Thomas Bewick, an English artist, naturalist, and print maker, was born Aug. 12, 1753. Bewick pioneered the illustrating technique known as wood engraving, where the artist works on the end grain of a block of wood, instead of the side grain, and uses the burin of the engraver, rather than the knife of the woodcutter, to carve the block. Wood engravings are usually small and detailed, and have the advantage of being able to be printed right along with the type, instead of on a separate press. Bewick specialized in creating prints of mammals and birds; his A General History of Quadrupeds was published in 1790, and A History of British Birds in two volumes in 1797 and 1804; both are filled with exceptionally high-quality images. We see several samples above: a heron, full-page and close-up, and a hoopoe from British Birds, and a rabbit and a hedgehog from the Quadrupeds. Remember, if you are viewing these on a large monitor, that the original woodblocks are only about 3” by 2” in size.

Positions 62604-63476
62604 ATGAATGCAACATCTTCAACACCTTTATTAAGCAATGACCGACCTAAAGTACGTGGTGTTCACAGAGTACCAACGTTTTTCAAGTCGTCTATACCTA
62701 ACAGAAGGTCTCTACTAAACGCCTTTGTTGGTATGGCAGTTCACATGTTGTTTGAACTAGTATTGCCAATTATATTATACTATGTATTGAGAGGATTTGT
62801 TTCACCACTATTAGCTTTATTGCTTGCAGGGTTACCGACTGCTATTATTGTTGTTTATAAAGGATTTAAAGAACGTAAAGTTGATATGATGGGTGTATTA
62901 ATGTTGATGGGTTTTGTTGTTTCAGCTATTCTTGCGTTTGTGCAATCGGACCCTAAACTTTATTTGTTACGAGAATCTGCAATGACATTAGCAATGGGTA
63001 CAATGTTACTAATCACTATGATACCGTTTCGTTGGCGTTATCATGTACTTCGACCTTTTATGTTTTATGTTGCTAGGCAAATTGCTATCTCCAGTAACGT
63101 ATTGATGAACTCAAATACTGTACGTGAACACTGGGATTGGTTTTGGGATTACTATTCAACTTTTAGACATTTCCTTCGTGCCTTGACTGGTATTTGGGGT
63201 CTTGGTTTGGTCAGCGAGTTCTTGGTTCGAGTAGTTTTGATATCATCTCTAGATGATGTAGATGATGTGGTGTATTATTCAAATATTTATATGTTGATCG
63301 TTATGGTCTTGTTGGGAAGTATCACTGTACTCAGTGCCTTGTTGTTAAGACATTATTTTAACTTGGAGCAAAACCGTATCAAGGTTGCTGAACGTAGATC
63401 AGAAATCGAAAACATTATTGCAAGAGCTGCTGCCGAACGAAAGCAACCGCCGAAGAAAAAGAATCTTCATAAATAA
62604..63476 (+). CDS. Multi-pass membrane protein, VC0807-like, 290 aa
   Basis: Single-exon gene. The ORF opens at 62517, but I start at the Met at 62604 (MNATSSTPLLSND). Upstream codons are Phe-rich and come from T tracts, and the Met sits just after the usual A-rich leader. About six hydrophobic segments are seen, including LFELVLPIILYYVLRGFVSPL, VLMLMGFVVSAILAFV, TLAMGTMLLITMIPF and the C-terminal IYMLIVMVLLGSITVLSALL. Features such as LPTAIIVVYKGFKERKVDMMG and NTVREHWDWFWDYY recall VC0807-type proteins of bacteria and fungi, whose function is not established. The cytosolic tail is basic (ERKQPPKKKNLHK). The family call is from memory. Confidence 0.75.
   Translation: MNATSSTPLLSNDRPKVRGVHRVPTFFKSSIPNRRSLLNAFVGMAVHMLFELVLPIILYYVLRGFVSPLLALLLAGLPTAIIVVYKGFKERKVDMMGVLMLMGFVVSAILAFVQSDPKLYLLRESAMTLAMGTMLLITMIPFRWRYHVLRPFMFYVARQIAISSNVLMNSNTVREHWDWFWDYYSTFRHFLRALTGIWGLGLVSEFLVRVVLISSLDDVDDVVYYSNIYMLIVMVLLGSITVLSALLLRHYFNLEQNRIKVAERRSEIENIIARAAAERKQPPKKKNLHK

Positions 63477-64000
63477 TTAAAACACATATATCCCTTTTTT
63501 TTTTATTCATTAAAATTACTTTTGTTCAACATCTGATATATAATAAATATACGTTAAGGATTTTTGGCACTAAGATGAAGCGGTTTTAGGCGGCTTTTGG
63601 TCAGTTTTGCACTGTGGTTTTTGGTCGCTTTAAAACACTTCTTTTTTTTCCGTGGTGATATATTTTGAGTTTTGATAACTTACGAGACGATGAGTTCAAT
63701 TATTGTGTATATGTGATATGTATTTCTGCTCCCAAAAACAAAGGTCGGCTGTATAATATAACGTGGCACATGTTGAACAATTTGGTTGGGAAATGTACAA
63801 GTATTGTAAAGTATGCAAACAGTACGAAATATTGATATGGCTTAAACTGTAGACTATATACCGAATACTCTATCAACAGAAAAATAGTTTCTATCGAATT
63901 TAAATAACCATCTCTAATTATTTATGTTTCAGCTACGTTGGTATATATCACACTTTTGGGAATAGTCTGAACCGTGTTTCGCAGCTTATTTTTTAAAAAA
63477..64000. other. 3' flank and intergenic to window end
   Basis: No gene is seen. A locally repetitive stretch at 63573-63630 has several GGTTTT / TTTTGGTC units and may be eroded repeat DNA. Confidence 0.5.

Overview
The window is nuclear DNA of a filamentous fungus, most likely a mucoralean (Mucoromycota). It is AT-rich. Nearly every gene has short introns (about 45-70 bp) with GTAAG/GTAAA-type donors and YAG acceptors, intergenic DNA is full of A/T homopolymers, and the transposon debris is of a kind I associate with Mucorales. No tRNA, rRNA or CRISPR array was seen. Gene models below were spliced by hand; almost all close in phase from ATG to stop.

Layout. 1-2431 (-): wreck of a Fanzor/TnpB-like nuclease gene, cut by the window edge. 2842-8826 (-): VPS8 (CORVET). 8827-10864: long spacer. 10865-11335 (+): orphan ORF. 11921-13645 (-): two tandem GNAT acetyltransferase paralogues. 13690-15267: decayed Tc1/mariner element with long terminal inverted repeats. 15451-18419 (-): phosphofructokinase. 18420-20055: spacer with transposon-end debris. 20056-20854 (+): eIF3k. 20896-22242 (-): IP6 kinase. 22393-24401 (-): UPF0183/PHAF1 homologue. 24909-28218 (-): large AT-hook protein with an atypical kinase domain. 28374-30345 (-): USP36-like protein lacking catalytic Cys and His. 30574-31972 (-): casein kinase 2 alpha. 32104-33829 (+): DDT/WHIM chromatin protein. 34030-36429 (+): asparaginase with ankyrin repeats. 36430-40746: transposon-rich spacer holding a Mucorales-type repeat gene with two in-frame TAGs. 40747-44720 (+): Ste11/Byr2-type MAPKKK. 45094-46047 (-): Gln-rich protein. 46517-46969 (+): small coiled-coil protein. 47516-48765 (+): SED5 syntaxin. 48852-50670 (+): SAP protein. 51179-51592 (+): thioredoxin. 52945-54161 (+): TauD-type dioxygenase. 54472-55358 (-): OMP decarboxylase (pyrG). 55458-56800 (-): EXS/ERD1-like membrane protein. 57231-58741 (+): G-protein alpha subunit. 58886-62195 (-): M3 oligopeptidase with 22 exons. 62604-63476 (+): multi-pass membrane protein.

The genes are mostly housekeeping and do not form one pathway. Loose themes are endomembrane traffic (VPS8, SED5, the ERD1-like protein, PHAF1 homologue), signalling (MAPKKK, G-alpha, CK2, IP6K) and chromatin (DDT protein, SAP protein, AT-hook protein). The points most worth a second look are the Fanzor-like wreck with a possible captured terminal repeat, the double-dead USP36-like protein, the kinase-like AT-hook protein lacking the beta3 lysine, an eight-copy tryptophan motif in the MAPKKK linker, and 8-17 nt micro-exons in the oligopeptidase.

One other charming feature of Bewick’s books are the tailpieces that were often added to the open spaces at the end of articles and chapters. We see above (sixth image) Bewick’s tiny engraving of Aesop’s fable of the raven and the pitcher.
We displayed Bewick’s History of British Birds in our 2009 exhibition, The Grandeur of Life, where you may see two more of Bewick’s wood engravings, a barn owl and a kingfisher. At the time, we owned only the 1809 edition of the Birds and an 1811 edition of the Quadrupeds, and the images above are from those editions. We have since acquired first editions of both works.
Dr. William B. Ashworth, Jr., Consultant for the History of Science, Linda Hall Library and Associate Professor, Department of History, University of Missouri-Kansas City. Comments or corrections are welcome; please direct to email@example.com.